Rembrandt initially studied in Latin (which explains why he signed his early work ‘RHL’ (standing for ‘Rembrandus Hermanni Leydensis’), was off to university in Leiden at 14 but quit, was subsequently an apprentice for three years with Jacob van Swanenburg (a Leiden-based Italian-educated Dutch artist) then six months with Amsterdam-based Pieter Lastman (a head, hands and feet specialist) before six months with Jacob Symonsz (one of three brothers whose work is confused, probably in Delft, and certainly at least one brother had trained in Italy) and quite possibly, at some point, with Joris van Schooten in Leiden.
In 1631 Rembrandt set up in Amsterdam, joined a local painters’ guild, took on students and started to paint portraits – which is where the money was. But he was sufficiently confident to expand what he did and was soon not only painting much more than portraits but playing with colour, with light and shade, on big canvasses where he discovered an ability to convincingly convey expansive psychodramas.
There is a theory that Rembrandt suffered from a condition known as ‘stereo blindness’. It is entirely possible to have this condition, which allows normal vision in every other sense, in one or both eyes if there is damage to the corpus callosum (nerve fibres joining the eye to the brain) or the optic chiasma (a point below the brain where the optic nerves cross each other), perhaps because of a tumour. But somehow it may have enabled him to depict three dimensions on a flat surface better than most people could do (in the same way, perhaps, that colour-blind people can ‘see through’ camouflage better than people with normal colour vision).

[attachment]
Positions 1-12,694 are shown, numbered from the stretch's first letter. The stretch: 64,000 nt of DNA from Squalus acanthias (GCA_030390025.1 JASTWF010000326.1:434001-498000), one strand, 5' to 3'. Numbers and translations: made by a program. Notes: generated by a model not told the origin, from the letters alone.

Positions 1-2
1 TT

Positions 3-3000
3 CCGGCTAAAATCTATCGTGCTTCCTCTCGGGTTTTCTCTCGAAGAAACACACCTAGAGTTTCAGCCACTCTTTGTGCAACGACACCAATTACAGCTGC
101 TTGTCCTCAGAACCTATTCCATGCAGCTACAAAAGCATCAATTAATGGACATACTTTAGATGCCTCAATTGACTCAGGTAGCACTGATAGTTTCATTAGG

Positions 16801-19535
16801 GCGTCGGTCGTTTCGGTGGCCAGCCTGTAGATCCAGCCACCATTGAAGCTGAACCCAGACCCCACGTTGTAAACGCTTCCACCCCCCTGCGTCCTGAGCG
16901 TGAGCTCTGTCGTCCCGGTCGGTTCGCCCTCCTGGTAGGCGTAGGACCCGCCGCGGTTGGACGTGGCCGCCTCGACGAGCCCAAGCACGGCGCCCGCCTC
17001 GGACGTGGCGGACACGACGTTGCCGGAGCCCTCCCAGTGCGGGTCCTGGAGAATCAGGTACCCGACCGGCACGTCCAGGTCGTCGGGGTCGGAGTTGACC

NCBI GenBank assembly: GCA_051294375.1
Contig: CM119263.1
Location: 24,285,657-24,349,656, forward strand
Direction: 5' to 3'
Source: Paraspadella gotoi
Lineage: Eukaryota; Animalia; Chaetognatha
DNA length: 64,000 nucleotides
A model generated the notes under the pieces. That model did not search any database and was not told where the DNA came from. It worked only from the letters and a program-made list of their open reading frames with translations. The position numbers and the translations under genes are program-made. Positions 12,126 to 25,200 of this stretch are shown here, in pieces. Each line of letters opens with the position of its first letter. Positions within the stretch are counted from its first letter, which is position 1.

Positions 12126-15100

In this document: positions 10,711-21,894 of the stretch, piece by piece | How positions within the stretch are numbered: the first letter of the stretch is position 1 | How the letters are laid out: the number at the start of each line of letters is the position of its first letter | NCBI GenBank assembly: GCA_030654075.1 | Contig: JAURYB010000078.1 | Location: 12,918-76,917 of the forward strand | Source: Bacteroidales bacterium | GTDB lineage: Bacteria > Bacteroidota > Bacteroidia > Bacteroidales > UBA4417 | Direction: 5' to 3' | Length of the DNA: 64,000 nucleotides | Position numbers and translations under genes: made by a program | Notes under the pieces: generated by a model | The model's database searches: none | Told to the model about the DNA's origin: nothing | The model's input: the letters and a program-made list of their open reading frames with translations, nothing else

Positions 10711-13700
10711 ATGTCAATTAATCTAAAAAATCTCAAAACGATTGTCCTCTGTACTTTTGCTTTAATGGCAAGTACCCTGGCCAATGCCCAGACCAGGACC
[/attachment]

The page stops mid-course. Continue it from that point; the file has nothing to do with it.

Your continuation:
After his wife Saskia died Rembrandt took up with his former maid Hendrickje Stoffels, who was to become his common-law wife and with whom he had a child Cornelia who was the only member of Rembrandt’s family to survive him when he died at 63 in poverty having simply overspent his earnings. It seems that Hendrickje and Titus (who was not a monk despite being depicted as one) ran the business and left Rembrandt to paint. But it was run into the ground. As a consequence of that the great man went into a pauper’s grave which was subsequently dug up as was common practice with the poor in that era.
In summary Rembrandt was a one-off. And a creative force who elicited the adulation of fellow artists.
You can easily and affordably buy unframed prints of his work. The National Gallery site at Rembrandt Prints | National Gallery Shop is one place to obtain these. Originals are pricey. But be careful if you intend to bid for one. Because questions remain about what he painted. Of the 2,000 works that have been attributed to him it’s said that only 300 are probably his. Part of the problem is his students could be good and he had bad days. And beware of bargains; his stolen ‘The Storm on the Sea of Galilee’ is still missing. But even a self-portrait can set you back a cool £16m.
You'll want to frame whatever you buy. Any good framers will be able to show you a vast range of different solutions and advise on what might be the most suitable given the work and its proposed location.
Article Posted: 05/04/2021 10:25:24